Understanding Heat-Related Illnesses

Your body has systems in place to control the internal temperature.

Heat stress is a condition where your body loses its ability to control the internal temperature and finds it difficult to remove excess heat. It causes the body’s core temperature to increase (above 37.5°C), resulting in conditions like heat rashes and muscle cramps. 

It can also cause your heart rate to increase, irritability and makes it difficult to focus on a task. In severe cases, heat stress can lead to heat stroke and heat exhaustion causing very high body temperatures, confusion, nausea, further dehydration, fainting, and even death.

People who work in industrial workplaces are always at risk of dehydration. 

Heat Rash 

Heat Rash

Symptoms: Mild inflammation of clogged sweat ducts. It may occur from profuse sweating and wearing heavy work uniforms and PPE. The blocked ducts prevent the sweat coming the the skin surface to evaporate. The rash is characterized by the small raised bumps (like coarse sandpaper) spread evenly across small patches of skin.

Treatment: Move to a cooler, less humid environment. Keep the affected area dry.

Heat Cramps

Heat Cramps

Symptoms: Heat cramps are muscle spasms that result from loss of large amounts of electrolytes and water. Sweating depletes the body’s salt and fluid levels that can cause these muscle cramps (especially when undertaking strenuous activities or work). This can be dangerous when working in certain job situations. Heat cramps are associated with cramping in the abdomen, arms and calves.

Treatment: Drink water and electrolyte replacement solution like THORZT. Rest in a cool environment and do not return to strenuous activity until the cramps have ended.

Heat Exhaustion

Heat Exhaustion
Symptoms: Heat exhaustion is the early symptom of heat stroke and the body’s response to an excessive loss of fluid, and essential electrolytes, usually through sweating.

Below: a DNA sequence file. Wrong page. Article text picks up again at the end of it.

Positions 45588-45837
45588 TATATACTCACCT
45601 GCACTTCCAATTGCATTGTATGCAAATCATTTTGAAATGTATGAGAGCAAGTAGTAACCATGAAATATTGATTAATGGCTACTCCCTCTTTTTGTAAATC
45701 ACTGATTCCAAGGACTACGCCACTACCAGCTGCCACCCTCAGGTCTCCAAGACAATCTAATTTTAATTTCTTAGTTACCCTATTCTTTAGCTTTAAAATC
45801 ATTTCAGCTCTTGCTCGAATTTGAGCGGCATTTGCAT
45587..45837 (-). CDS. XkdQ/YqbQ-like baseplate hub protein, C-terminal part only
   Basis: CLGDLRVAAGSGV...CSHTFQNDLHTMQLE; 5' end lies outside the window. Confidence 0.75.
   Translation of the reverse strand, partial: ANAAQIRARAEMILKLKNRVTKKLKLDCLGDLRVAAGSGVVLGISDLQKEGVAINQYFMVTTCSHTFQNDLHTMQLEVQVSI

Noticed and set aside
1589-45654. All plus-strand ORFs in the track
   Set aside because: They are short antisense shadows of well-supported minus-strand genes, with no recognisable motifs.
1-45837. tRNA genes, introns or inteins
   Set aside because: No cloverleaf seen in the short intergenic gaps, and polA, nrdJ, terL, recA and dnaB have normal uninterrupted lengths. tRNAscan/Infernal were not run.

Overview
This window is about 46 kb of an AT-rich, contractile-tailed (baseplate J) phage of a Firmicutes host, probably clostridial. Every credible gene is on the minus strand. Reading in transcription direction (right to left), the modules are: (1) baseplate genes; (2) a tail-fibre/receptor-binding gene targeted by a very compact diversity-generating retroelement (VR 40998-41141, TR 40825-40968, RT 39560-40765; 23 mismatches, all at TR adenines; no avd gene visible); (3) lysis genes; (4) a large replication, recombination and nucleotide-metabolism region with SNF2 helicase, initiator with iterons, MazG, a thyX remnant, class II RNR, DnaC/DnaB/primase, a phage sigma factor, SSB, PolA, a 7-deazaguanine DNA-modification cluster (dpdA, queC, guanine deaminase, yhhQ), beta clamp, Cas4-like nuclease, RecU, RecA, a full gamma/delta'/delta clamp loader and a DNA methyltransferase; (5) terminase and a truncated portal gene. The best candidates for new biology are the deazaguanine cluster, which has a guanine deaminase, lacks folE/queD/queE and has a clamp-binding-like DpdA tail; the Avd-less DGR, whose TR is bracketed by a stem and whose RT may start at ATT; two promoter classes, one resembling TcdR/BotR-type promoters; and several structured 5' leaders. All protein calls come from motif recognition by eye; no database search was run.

It is characterized by:

  • Heavy sweating
  • Tiredness
  • Dizziness
  • Vomiting
  • Headache
  • Paleness
  • Weakness
  • Cold and Clammy skin
  • Fast and weak pulse
  • Fast, shallow breathing

If steps are not taken to reduce body temperature, heat exhaustion can worsen and become heat stroke.

Treatment: Stop work immediately. Replenish fluid (with electrolytes like THORZT). Move to a cool place, out of the sun and away from any heat sources. Take action to cool down (remove heavy PPE clothes, apply cooling apparel like THORZT Chill Towel, THORZT cooling vest, THORZT Scarf, sponge with cold water. Cool down further by taking a cool shower or bath. Seek medical attention if symptoms worsen or last longer than one hour. 

Heat Stroke

Heat Stroke

Symptoms: Heat strokes is the most serious form of heat injury. It is caused when your body temperature rises >40°C by prolonged exposure to excessive heat or heat and humidity. The heat-regulating mechanisms of the body become overwhelmed and unable to cool yourself down, causing the body temperature to climb uncontrollably.

It is characterized by:

  • High body temperature
  • Disorientation
  • Confusion
  • Throbbing headache
  • Rapid strong pulse
  • Red hot dry skin
  • Unconsciousness
  • Nausea

Treatment: Call 000 for immediate medical assistance. Move to a cool place with circulating air. Remove or loosen any unnecessary clothing, including PPE Use a fan to direct a gentle airflow over the body. Apply THORZT chill towel, THORZT cooling vests, THORZT scarf or cold packs or wrapped ice to neck, groin and armpits. Monitor body temperature and continue cooling efforts until body temperature drops below 38.5°C. If fully conscious, drink cool, but not cold, water with electrolyte solution like THORZT.

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